In the background is KentuckyOne Health, the hospital system that manages University of Lousiville Hospital and the Brown Cancer Center, and which signed an agreement with UofL to take over its pediatric hospital programs when the current agreement with Norton Healthcare terminates. Also in the background is the University of Kentucky and its Hospital which as a result of the rift between Norton and UofL are now performing both solid-organ and adult bone marrow transplantations for patients sent from Louisville. The dispute is complicated but literally includes the physical control, occupancy, and staffing of Kentucky’s only free-standing children’s hospital! The University has been distancing itself from Norton for some time now and has signed agreements with its new partners to sever even more of UofL’s traditional bonds with the medical community. I cannot avoid a conclusion, nor has UofL denied, that a take-over of Children’s Hospital is one of its goals.
Who owns the monopoly on bone marrow transplant?
As it is now, both programs are operated under authority of Kentucky’s Certificate of Need program which is intended to reduce unnecessary and expensive duplication of medical services. Written into state law is a requirement that pediatric bone marrow transplantation “shall be provided in a pediatric teaching facility which has the availability of physician specialty support and specialized ancillary support services; …” On the Commonwealth’s websites, the adult bone marrow program is said to be assigned to the University of Lousiville Hospital, and the pediatric program to a word-salad combination of Norton Healthcare/Kosair Children’s Hospital/ and Norton Pavilion. While this latter identification would have made sense in 1990 when the CON was granted, the labels are currently being intensively parsed in litigation. While the collegial spirits of their faculty clinicians may reflect one reality, on the ground are two different hospitals three blocks apart physically, each with its own bone marrow processing laboratory, but which are owned or managed by two competing hospital systems that are worlds apart. This is not a recipe for success, nor is it beneficial to the citizens of Kentucky.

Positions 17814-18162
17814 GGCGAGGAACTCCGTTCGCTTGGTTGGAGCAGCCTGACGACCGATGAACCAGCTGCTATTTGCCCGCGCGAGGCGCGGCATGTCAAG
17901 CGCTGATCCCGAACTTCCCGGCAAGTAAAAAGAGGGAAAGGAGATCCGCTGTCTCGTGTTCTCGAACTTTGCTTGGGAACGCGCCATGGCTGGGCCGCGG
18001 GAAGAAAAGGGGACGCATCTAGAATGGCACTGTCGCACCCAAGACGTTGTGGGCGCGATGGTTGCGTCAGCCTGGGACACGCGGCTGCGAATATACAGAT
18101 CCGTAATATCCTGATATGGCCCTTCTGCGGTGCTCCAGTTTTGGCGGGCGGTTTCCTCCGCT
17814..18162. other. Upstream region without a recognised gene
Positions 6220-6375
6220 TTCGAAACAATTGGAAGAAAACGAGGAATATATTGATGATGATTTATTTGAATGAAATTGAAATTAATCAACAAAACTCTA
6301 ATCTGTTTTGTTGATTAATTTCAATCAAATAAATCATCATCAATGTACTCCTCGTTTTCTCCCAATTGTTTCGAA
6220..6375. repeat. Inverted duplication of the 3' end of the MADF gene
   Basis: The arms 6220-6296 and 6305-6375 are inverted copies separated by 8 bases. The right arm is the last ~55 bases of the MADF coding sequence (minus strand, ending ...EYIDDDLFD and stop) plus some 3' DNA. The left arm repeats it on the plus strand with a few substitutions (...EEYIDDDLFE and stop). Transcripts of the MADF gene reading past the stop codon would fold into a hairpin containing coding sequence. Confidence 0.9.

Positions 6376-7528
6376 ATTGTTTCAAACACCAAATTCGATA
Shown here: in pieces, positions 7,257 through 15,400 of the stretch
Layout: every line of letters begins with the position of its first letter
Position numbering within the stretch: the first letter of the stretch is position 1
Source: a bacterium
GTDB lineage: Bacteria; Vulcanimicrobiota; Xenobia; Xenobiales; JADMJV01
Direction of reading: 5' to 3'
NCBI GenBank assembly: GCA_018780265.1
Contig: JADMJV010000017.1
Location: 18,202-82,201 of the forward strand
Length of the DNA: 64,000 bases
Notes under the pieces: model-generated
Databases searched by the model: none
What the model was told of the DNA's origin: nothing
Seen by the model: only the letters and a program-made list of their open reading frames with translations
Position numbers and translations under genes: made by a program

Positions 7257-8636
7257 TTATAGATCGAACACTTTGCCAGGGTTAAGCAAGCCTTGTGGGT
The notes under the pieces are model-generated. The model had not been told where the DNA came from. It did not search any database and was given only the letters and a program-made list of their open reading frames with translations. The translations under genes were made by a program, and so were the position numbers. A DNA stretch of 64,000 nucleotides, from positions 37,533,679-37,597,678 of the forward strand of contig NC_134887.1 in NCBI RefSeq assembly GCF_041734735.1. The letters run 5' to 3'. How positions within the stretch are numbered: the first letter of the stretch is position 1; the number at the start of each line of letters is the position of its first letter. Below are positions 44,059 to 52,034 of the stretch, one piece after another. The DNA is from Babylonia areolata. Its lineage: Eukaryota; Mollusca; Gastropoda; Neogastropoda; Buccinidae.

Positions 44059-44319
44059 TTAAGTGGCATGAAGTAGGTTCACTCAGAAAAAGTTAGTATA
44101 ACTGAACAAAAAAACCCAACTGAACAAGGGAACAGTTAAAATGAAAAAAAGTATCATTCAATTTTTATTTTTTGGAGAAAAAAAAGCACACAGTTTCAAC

I have been reliably told that since the Attorney General’s Office became involved, that at least two of the parties in the various litigations are back in arbitration. I have no idea what is happening. If the Attorney General or Governor are holding some feet to the fire— so much the better. I would like to dream that a lot of ugly history could be rolled back, but that may not be possible. I urge all parties to remember that their first duty is to the children of Kentucky, not commercial translational research, economic development, nor capture of medical markets. We have a lot more to lose than we already have.
Peter Hasselbacher, MD
Emeritus Professor of Medicine, UofL
October 14, 2014
Help me clarify or correct any errors in the above.